In this quick guide to long-exposure photography, you’ll learn how to get long-exposure shots perfect, every time. Let’s get into it.
What You’ll Need
Any DSLR or mirrorless camera will do. As long as you’re able to configure the shoot settings manually.
The tripod stabilises the camera throughout the exposure time, ensuring the image is clean and crisp.
Remote Timer [BONUS]
Most camera’s longest exposure time is 30 seconds. A remote timer allows you to keep the shutter open for as long as you need.
Once you’ve found your location and scene, set up the camera on the tripod, with your composition ready to shoot. Drop your ISO to the lowest setting possible (usually 100). Set your shutter speed to the lowest setting for the longest exposure time (If you have a remote shutter release, set the shutter speed to BULB) and close your aperture to ensure as little light as possible hits the sensor throughout the process. Finally, set your self-timer to anything above 2 seconds. Doing so will allow you to initiate the shot and remove your hand from the camera, ensuring there is no shake in the image.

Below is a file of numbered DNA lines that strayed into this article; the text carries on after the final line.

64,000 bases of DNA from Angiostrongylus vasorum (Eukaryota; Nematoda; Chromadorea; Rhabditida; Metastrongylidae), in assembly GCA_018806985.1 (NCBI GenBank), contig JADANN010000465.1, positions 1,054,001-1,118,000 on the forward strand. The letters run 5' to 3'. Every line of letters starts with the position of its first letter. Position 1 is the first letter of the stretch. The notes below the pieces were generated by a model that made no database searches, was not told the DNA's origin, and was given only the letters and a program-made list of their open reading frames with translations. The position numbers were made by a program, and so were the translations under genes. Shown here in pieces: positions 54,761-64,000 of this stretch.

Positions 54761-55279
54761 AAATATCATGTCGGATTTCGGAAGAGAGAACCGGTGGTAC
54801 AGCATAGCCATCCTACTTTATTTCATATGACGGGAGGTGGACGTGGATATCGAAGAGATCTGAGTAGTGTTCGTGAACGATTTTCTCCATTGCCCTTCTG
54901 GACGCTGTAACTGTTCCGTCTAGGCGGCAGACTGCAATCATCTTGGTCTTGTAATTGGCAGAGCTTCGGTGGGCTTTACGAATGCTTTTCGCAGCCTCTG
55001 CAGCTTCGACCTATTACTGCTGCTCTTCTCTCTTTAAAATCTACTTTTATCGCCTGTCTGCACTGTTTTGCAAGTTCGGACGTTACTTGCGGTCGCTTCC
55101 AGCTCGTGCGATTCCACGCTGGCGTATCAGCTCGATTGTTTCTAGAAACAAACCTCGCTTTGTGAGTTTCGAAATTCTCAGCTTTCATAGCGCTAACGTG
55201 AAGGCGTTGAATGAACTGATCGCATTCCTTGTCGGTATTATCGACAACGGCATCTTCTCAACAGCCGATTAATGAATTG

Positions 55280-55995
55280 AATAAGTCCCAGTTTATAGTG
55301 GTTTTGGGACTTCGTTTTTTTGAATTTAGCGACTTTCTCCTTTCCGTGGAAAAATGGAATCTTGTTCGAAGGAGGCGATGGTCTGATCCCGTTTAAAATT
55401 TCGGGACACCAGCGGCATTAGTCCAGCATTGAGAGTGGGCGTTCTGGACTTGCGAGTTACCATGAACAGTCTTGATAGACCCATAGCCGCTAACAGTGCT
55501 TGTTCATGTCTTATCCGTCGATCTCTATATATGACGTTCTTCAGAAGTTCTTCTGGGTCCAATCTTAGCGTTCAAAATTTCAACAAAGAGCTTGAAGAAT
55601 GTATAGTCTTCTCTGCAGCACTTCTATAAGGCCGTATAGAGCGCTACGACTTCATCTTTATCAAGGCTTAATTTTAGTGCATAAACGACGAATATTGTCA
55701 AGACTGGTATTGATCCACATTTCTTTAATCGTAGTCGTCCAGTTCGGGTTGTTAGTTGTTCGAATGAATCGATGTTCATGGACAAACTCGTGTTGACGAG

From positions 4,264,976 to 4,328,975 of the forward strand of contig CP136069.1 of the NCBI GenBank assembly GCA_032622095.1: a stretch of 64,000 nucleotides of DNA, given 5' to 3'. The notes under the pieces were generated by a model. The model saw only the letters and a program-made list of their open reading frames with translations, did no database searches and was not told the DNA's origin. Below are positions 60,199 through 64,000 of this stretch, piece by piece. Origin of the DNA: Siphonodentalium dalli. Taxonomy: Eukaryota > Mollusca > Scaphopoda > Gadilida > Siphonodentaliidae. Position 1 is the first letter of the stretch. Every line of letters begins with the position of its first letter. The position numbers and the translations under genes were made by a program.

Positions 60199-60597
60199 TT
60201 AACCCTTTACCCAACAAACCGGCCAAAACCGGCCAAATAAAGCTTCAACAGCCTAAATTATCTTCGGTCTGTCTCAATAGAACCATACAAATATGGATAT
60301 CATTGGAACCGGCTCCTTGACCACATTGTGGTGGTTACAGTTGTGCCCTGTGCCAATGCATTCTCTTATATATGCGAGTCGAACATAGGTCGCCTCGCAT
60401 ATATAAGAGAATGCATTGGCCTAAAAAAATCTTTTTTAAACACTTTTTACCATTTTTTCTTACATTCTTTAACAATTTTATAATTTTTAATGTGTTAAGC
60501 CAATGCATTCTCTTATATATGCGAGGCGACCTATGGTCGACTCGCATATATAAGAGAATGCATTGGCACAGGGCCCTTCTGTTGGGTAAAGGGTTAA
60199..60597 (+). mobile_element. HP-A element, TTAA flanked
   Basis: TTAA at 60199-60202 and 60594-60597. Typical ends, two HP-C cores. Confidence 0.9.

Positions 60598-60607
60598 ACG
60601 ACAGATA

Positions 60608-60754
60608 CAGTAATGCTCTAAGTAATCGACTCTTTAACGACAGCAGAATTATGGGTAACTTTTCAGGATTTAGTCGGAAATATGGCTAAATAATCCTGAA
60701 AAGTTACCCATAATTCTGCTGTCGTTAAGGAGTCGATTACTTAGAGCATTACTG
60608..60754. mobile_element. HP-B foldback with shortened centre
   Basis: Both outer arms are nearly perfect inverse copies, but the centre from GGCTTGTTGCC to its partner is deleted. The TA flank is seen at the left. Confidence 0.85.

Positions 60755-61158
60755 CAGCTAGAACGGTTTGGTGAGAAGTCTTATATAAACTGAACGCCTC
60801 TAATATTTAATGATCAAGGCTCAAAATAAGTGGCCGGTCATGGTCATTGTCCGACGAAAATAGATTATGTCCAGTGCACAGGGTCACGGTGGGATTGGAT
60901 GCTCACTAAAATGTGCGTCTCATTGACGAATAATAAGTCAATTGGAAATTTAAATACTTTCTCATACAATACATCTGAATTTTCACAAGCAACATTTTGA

Once you’re all set up and ready, hit the shutter release and STEP AWAY from the camera. The longer your shutter remains open, the more light hits the sensor; the shorter, the less light that hits the sensor.
So, you’ll want a longer exposure time for darker environments and shorter exposure time for brighter environments. Depending on how long you want the long-exposure to run for and the environmental lighting.